Sitting in a flat in Scotland, a friend pulled a cassette tape from his collection and implored me to listen. The scratchy sound of Cape Breton fiddle tunes recorded in a dance hall filled the room. “Hear how much slower it was?” he asked, with sadness in his voice.
It was the first time someone drew my attention to the subtle shift in the speed of life. This was just after we’d entered the 21st century. Most people I knew, including myself, didn’t own a cell phone. We looked up information in encyclopaedias. There was no Facebook, no Spotify, no Fitbits. And yet the impacts of technology and time had already created an increase in tempo that had permeated to the traditional music of our culture.
I was reminded of this conversation recently when another friend shared the story of the closing of Twin State Typewriter, a small typewriter repair shop in Vermont that has operated for nearly 50 years. Wanda and Don Nalette’s shop isn’t closing because business is slow. The Nalettes say demand is actually great; the shop can’t keep up with orders and the money is good. It’s simply their time to retire.
It was the comments from customers that resonated with my friend and brought that late night music discussion to mind. As she wrote, “One man … spoke of the relative slowness of typewriters compared to computers; the need for thought, deliberation, and the authenticity of not having spellcheck.” He says writing on a manual typewriter “gives me the chance to think about what I want to say” and avoids having a “robot” offering suggestions as he writes.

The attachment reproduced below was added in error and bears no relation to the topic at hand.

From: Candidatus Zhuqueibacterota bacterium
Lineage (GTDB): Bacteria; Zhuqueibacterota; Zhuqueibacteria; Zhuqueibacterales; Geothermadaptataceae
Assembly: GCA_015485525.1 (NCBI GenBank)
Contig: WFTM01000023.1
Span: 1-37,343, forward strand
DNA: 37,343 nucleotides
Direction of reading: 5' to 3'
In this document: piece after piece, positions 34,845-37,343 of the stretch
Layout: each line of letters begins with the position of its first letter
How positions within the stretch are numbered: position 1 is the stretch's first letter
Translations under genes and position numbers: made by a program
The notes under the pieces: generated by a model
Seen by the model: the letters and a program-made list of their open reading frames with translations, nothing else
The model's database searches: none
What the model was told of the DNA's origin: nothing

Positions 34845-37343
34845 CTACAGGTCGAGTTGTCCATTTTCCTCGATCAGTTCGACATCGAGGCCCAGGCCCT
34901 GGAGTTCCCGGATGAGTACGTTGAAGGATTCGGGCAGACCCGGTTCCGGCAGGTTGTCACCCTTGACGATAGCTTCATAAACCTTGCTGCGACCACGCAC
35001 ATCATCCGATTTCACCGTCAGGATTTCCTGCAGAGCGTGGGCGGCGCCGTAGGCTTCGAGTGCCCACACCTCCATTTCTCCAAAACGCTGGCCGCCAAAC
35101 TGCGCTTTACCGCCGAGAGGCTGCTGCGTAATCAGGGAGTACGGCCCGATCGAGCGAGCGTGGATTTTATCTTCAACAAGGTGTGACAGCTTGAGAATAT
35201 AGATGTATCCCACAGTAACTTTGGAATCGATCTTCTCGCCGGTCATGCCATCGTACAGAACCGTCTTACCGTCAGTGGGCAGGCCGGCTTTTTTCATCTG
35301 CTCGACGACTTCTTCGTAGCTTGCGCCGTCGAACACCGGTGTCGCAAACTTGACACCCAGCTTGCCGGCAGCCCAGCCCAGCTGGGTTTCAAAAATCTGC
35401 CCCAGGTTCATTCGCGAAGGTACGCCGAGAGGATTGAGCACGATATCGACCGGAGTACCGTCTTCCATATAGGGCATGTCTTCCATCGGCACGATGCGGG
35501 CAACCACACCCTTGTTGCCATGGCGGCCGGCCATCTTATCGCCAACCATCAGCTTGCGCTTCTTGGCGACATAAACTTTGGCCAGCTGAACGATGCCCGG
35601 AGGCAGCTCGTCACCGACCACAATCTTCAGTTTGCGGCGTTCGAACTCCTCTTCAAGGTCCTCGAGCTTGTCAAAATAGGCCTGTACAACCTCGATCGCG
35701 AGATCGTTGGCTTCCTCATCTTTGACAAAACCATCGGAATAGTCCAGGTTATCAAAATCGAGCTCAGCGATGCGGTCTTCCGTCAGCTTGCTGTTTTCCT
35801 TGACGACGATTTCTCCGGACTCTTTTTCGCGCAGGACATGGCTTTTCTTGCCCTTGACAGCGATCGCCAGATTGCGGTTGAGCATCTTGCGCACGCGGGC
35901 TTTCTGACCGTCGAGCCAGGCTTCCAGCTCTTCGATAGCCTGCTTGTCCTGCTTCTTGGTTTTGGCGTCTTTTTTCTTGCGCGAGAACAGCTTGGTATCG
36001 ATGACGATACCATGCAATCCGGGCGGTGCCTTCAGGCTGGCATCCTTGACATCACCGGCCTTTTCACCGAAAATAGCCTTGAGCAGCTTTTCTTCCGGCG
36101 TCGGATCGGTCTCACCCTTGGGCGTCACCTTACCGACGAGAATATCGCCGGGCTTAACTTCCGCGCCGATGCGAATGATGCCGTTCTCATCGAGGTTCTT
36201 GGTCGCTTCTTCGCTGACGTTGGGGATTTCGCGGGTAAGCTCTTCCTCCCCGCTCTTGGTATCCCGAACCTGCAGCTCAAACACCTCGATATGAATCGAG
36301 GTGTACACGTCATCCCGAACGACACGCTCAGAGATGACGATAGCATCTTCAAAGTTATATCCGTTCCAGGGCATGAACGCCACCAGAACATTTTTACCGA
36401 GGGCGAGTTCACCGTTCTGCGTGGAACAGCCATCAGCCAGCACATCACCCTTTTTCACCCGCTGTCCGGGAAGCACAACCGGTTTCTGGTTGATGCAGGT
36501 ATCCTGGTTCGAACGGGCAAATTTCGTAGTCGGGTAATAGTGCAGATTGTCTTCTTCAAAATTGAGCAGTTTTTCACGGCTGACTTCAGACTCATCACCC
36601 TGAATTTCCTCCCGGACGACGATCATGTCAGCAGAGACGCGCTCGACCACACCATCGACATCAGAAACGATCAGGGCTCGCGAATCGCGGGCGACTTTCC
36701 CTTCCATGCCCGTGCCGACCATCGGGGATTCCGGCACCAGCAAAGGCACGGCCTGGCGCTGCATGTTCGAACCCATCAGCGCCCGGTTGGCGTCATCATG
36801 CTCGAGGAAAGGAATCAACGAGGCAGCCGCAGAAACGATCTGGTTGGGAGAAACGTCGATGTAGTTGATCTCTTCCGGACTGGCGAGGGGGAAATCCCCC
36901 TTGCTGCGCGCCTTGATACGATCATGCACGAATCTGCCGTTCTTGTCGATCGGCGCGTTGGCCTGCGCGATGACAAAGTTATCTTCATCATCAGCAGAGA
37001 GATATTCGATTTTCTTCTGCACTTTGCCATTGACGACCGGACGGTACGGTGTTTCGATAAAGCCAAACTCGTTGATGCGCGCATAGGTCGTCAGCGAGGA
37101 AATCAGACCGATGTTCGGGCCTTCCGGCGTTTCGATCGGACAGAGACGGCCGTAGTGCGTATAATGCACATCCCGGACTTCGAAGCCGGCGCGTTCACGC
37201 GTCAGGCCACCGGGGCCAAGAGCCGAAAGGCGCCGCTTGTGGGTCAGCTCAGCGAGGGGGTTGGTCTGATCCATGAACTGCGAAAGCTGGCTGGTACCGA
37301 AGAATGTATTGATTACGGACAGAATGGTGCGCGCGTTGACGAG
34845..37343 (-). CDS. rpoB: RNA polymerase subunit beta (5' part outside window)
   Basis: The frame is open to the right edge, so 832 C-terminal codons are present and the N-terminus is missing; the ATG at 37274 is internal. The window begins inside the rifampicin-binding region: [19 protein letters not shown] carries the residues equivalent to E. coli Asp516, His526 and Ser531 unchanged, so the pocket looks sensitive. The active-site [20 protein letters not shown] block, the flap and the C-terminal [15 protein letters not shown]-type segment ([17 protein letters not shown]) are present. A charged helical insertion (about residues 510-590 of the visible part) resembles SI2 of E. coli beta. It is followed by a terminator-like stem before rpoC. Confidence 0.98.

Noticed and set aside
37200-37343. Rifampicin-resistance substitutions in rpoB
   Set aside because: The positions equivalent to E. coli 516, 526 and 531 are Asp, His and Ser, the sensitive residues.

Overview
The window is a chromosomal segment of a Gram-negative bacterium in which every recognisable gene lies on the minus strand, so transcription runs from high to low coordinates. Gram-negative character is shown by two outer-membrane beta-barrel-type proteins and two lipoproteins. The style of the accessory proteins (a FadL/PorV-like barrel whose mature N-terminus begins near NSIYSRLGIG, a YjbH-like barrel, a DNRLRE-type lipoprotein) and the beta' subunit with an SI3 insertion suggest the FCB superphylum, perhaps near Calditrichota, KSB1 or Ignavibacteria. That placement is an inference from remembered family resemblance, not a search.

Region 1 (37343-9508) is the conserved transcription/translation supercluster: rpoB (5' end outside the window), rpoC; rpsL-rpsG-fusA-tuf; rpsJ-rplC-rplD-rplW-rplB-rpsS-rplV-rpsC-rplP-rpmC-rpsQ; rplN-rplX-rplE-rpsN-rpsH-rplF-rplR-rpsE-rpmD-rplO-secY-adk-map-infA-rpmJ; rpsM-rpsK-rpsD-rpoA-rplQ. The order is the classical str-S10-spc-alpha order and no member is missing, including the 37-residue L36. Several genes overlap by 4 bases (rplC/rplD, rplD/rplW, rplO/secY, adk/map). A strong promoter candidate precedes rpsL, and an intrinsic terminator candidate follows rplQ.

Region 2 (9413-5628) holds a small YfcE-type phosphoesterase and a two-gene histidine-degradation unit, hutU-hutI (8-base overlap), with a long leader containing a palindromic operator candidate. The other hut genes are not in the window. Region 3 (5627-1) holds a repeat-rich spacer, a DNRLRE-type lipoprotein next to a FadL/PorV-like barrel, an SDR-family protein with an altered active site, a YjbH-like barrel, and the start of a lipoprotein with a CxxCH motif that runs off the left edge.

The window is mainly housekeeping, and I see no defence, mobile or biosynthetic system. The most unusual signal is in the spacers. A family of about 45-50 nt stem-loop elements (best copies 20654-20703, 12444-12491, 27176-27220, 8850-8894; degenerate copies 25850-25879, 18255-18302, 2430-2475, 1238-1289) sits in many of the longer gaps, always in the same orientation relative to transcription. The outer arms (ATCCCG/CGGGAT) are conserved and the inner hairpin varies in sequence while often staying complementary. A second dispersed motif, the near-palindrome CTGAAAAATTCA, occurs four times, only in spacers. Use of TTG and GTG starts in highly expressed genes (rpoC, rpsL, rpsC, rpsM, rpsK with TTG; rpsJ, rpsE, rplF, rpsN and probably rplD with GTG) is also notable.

I spend my days churning out digital content on my laptop, yet I remember the joy of clacking away on my first (and only) typewriter. When I started a special project this summer, I made the decision to work with pen and paper to draft my stories. There is a magic that comes into the process when we step back from technology, and I’m starting to wonder what intangible elements we’ve collectively given up as we’ve welcomed technological advances into our lives.
Writing is faster. Music is faster. Travel is faster. We live in a constant state of expecting immediate results. But at what cost? The pace is so quick we don’t have time to process what’s happening. Technology can be created to keep up with our physical demands, but our emotional needs are much more important and not always given the time to even put their hand up and ask for a break.
It’s as if we’re part of a movie someone is watching with the ‘advance scene’ button stuck on all the time. You can see the movements and hear the words, but everything is rushed. There’s no time to process what’s going on, barely time to react let alone try to anticipate what’s happening. The beauty of the experience is dulled and the purpose becomes unclear.
We need to give ourselves time again. Time to make mistakes. Time to hear the nuances. Time to pause. I do see this happening in spurts. People turning to journaling. The adult colouring craze. Yoga. Runners and cyclists find this quiet sometimes, depending on what’s streaming in their ears. Writers choosing typewriters over laptops. We haven’t lost the ability to slow down yet, but I’m not sure it comes as naturally to us or our children as it did a generation or two ago. Those small shifts, like in the tempo of a tune, tell me we’ve changed in a fundamental way, and our challenge is now how to be deliberate and intentional within this new pace of life.